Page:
Zynga was also busy adding other non-Credits payment options over the course of the past year: It announced programs with American Express and Citi nearly at the end of the year, allowing users to exchange their card loyalty reward points for virtual currency, even though Facebook has been building out its own loyalty exchange program over the same period.
Beyond Zynga, the usual variety of non-Credits payment options are also still live on established hits like Playfish’s Restaurant City and Playdom’s Social City, even though those companies have also already agreed to the five-year Credits deal.
How Long Until It’s All Credits?
Facebook, then, seems to have prioritized moving all direct payments over to Credits before messing with the variety of alternative payment options. That progression allows it to get Credits in front of the bulk of paying users while giving developers more flexibility around the switch. Since the larger companies were upset about their investments in their own payment structures going away, this slower rollout gives them some more time to monetize some of what they’ve built.
Meanwhile, although some developers have previously said that Credits make less total revenue than other methods, many have been saying that it works at least as well if not much better. The promise of Credits isn’t just a bigger piece of the revenue pie for Facebook but a bigger pie for all — with Facebook’s branding, promotion in the interface, site-wide usage, its own alternative payment options, everyone could make more money.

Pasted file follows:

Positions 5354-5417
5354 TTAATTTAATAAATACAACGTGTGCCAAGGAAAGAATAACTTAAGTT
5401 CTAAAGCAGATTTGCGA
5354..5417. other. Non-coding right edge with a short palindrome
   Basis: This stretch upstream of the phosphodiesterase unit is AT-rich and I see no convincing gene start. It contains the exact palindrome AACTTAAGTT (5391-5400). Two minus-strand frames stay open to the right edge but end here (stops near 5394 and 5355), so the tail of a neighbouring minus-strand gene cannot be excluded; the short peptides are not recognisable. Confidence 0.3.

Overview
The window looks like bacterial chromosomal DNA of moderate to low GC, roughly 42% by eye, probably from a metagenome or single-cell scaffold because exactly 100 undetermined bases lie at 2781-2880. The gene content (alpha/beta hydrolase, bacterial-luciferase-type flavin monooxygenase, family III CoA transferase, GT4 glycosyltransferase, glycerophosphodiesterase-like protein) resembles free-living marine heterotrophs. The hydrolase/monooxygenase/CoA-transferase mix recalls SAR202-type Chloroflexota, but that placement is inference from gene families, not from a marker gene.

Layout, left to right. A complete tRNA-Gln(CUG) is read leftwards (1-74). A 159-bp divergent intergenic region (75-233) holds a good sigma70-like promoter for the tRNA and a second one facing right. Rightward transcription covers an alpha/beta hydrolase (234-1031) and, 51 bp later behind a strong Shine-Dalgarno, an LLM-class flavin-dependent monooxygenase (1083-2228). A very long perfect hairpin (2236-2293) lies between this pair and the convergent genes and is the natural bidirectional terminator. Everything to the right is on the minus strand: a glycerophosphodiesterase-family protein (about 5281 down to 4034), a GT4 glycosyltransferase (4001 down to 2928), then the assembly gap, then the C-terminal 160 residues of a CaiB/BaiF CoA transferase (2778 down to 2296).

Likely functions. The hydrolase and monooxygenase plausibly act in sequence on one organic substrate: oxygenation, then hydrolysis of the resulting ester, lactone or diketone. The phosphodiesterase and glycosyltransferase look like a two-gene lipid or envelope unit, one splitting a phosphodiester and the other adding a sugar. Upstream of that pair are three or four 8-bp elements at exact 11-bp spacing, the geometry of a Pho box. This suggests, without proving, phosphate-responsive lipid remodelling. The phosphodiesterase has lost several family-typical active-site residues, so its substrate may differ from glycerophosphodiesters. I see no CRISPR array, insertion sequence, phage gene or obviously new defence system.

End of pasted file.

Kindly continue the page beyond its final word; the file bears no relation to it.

That seems to be happening more or less as the company has hoped, although there are still some potential problems in the system. For example, some developers report that over half of the Credits spent in their game are promotional Credits that Facebook does not pay them for. This problem is most severe for games with low-priced virtual goods, which may have led other developers to raise their prices. We’ve heard that these promotional Credits may slowly be washing out of the system, but as long as Facebook still offers promotional Credits, developers who don’t design with this problem in mind may find their revenues to be more diluted than expected.
We’ve also been hearing that Zynga is planning to move to Credits-based offers in all of its games within the next couple of months, and we expect other developers to do the same. That should bring most of the rest of the outstanding revenue in to Facebook, too.
We asked Zynga for comment its transition to Credits, and here’s a spokesperson’s response:
We are fully committed to Credits as the payment method we employ in our games on Facebook. We’re working closely with Facebook on transitioning offers and alternative payment options to Credits in our game interfaces over the course of the next few months. We can’t comment on specifics but are committed to extending all of the options for players to ensure the best user experience possible, including Zynga game cards.
We expect other developers are on a similar schedule. Look for the transition to be over soon.
For more, we’ll be discussing the ins and outs of Credits with Facebook and leading social game developers at our Inside Social Apps conference in San Francisco on January 25th.